Paul

(AKA Veri-Gash)

DG318/04/2014 23:56:15
75 forum posts
29 photos

Thanks Paul. I am now really interested in converting my Fleet PCM MX7 and have stripped the old circuit boards out to start from scratch and learn more about arduino. In one of your photos the circuit board has diodes mounted on it - just wondering what the function is? Also, by any chance do you have code that includes the trim function? Cheers. I will post photos soon. D

Phil Green19/04/2014 01:08:34
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1542 forum posts
314 photos
Posted by Paul Luby on 13/04/2014 22:32:28:

...and noticed one guy that converted the Skyleader seemed to be using a PIC microcontroller.

Yep, that was me Paul. Its not a business or anything commercial, I'm just a bloke in a shed making a range of encoders including a true single channel emulation, 1+1 propo, 2+1, Codamac, 12-channel reeds, a tiny 6-channel reeds, pulse propo (for Adams magnetic actuators) and a 5-channel propo, and various other R/C gadgets and add-ons. All PIC assembler.

I love the old gear but I hate to see it 'collected', sitting in a cabinet somewhere. Especially if its awaiting the day 'it might be worth something' ! Much better to get them converted and back down the field where they belong!

My own converted trannies, all of which are flown regularly, include a Remcon 12 Reeds, an Orbit 10 Reeds, a Macgregor MR200 single-channel, a Macgregor Digimac 1+1, a Gem single-channel (seen in avatar), an RCS Guidance System single-channel, a Micron Elf S/C propo (very rare!), the Skyleader Clubman, my own Tiny-6 six-channel Reeds set, a tiny palm-sized 2ch propo set, and many others in various stages of assembly/gutting for parts/restoration!

I do hope you can make it to the Ponty bash, would be great to meet up. Details here.

Cheers

Phil

Edited By Phil Green on 19/04/2014 01:12:04

Paul Luby19/04/2014 11:24:17
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126 forum posts
85 photos

Hi DG3

Heres the Arduino code I used for a Transmitter that has 4 stick pots and 4 trim pots. I wrote it so it also had 2 x 3 position switches and 2 x 2 position switches.

The Arduino Nano has 8 ADC's so in a Tx with the above configuration you will be using all 8 ADC's for primary control and will have none left for variable flaps, etc. Thats why I encoded it to include the 3 and 2 position switches.

If you need the ADC's for other uses then their are ways round it, but these depend upon pot value and involve adding resistors to the circuit.

Using a ADC input per pot is a more flexible way of doing it.

If you do it this way, using all 8 ADC's for the primary inputs and still need other channels to be variable them you can look at using and Arduino Mega which has 16 ADC's. If your restricted on space then you can look at and Arduino Nano Dreamer, it has 6 normally assigned ADC's and another 6 that are on digital pins that can be assigned as ADC's, giving you 12 ADC's to play with.

As for the Diodes. The Arduino Nano has an ideal input range of 7 to 12 Volts and the FrSky DIY module has an ideal input range of 6 to 13 Volts. I use a 3 cell LIPO in my projects which at 12.6 Volts when fully charged is above the Arduino Nano ideal limits. So I put 2 x 1N4001 forward biased diodes in series with the battery positive and this drops a fully charged 3 cell LIPO voltage to approx 11 Volts and a discharged 3 cell LIPO will be about 7.5 Volts. Both are well within the ideal ranges of both devices.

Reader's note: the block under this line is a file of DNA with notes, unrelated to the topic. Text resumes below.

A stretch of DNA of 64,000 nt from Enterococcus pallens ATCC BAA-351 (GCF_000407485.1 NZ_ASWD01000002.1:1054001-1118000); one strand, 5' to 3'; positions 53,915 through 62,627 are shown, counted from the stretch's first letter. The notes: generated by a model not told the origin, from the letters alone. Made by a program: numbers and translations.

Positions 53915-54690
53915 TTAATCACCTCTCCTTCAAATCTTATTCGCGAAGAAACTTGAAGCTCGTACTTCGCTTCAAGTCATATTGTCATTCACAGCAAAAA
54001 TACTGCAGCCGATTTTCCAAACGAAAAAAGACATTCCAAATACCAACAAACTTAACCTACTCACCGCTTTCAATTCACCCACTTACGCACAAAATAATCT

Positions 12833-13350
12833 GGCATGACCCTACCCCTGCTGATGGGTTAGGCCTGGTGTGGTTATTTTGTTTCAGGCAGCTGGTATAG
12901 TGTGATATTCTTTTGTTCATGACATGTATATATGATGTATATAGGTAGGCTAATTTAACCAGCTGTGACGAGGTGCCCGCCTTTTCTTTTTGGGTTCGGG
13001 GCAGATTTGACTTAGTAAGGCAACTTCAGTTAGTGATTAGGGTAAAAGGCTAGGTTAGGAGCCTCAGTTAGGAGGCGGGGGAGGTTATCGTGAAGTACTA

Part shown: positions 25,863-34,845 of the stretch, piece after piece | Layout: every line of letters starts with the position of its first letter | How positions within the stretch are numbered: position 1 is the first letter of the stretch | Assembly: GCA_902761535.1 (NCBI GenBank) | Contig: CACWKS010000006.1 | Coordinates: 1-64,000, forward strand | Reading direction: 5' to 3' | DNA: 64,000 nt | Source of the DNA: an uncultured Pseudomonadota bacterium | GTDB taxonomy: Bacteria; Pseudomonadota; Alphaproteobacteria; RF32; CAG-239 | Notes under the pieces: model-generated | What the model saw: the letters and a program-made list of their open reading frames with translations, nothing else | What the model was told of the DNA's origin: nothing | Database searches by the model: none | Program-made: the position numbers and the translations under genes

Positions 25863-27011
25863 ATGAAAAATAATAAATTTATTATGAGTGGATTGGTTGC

Hopes this helps.

Paul.

(AKA Veri-Gash)

 

 

tx 4a 4t 2d3 2d2 arduino nano code.jpg

Edited By Paul Luby on 19/04/2014 11:25:46

Braddock, VC19/04/2014 12:38:35
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Posted by Paul Luby on 13/04/2014 22:32:28:

Hi Guys

I know the question is why would you and the answer is, because I can.

Paul

(AKA Veri-Gash)

Thanks, Paul. I often wondered what drove people to recommission all that old stuff and you've put me right!

I generally "do" vintage models and answered the same question "because I did". Must have been my Forrest Gump moment.

If I say you lost me three words into the technical jargon you'll understand that I could never be really involved in something like you do, pity really. C'est la vie.

Phil Green19/04/2014 13:47:47
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1542 forum posts
314 photos

Posted by Braddock, VC on 19/04/2014 12:38:35:

Thanks, Paul. I often wondered what drove people to recommission all that old stuff

We do it because its fun! because of the the reaction you get on the flightline when someone realises you're flying reeds or S/C or even a 1970s propo set! the reminiscences and banter it generates makes it all worthwhile... and theres a lot of pleasure to be had from flying an old model design on the gear it was originally intended for! If you fit modern propo into say a Sharkface, and fit an elevator, then not only are you missing the point entirely, you're denying yourself all the manic fun that style of model gives you flight after flight!

I do take your point that its not for everybody though BVC, each to his own smiley

Heres my Kraft Series 71 refit:  http://www.modelflying.co.uk/forums/postings.asp?th=97589

Cheers

Phil

 

Edited By Phil Green on 11/07/2014 14:04:50